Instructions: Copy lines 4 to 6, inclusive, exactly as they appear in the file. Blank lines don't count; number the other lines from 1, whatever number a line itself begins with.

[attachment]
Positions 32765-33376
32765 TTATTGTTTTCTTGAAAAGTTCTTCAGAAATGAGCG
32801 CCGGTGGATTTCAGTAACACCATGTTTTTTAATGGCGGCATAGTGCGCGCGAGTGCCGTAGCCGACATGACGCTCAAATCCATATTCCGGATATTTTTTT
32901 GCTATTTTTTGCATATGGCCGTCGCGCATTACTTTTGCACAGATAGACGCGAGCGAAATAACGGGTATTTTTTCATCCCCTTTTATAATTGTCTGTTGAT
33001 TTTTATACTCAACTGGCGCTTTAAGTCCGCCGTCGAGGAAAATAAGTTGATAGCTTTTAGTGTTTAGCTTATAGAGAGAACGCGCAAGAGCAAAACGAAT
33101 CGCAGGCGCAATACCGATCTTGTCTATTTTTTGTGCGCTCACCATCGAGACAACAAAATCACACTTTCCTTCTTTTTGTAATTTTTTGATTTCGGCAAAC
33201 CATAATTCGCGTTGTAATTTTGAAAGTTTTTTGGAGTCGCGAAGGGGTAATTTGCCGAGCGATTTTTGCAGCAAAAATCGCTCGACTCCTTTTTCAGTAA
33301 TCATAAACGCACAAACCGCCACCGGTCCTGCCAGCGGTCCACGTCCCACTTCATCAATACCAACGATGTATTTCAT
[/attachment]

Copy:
32901 GCTATTTTTTGCATATGGCCGTCGCGCATTACTTTTGCACAGATAGACGCGAGCGAAATAACGGGTATTTTTTCATCCCCTTTTATAATTGTCTGTTGAT
33001 TTTTATACTCAACTGGCGCTTTAAGTCCGCCGTCGAGGAAAATAAGTTGATAGCTTTTAGTGTTTAGCTTATAGAGAGAACGCGCAAGAGCAAAACGAAT
33101 CGCAGGCGCAATACCGATCTTGTCTATTTTTTGTGCGCTCACCATCGAGACAACAAAATCACACTTTCCTTCTTTTTGTAATTTTTTGATTTCGGCAAAC